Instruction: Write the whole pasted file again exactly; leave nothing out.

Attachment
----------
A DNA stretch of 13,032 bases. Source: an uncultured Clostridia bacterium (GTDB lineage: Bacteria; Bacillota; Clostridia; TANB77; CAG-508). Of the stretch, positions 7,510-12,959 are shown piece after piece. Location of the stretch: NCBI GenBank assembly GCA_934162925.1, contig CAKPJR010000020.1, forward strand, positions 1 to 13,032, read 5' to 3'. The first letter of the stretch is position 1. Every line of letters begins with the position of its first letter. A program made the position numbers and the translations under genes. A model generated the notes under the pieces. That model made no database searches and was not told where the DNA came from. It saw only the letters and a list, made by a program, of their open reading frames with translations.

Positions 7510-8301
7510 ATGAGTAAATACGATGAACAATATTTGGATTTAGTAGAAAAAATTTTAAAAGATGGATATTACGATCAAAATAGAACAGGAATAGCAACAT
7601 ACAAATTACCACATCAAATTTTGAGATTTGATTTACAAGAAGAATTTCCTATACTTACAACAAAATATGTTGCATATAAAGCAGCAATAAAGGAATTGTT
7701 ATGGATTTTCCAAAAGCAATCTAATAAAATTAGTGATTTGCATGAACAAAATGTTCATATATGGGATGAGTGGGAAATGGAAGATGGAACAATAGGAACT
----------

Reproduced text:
A DNA stretch of 13,032 bases. Source: an uncultured Clostridia bacterium (GTDB lineage: Bacteria; Bacillota; Clostridia; TANB77; CAG-508). Of the stretch, positions 7,510-12,959 are shown piece after piece. Location of the stretch: NCBI GenBank assembly GCA_934162925.1, contig CAKPJR010000020.1, forward strand, positions 1 to 13,032, read 5' to 3'. The first letter of the stretch is position 1. Every line of letters begins with the position of its first letter. A program made the position numbers and the translations under genes. A model generated the notes under the pieces. That model made no database searches and was not told where the DNA came from. It saw only the letters and a list, made by a program, of their open reading frames with translations.

Positions 7510-8301
7510 ATGAGTAAATACGATGAACAATATTTGGATTTAGTAGAAAAAATTTTAAAAGATGGATATTACGATCAAAATAGAACAGGAATAGCAACAT
7601 ACAAATTACCACATCAAATTTTGAGATTTGATTTACAAGAAGAATTTCCTATACTTACAACAAAATATGTTGCATATAAAGCAGCAATAAAGGAATTGTT
7701 ATGGATTTTCCAAAAGCAATCTAATAAAATTAGTGATTTGCATGAACAAAATGTTCATATATGGGATGAGTGGGAAATGGAAGATGGAACAATAGGAACT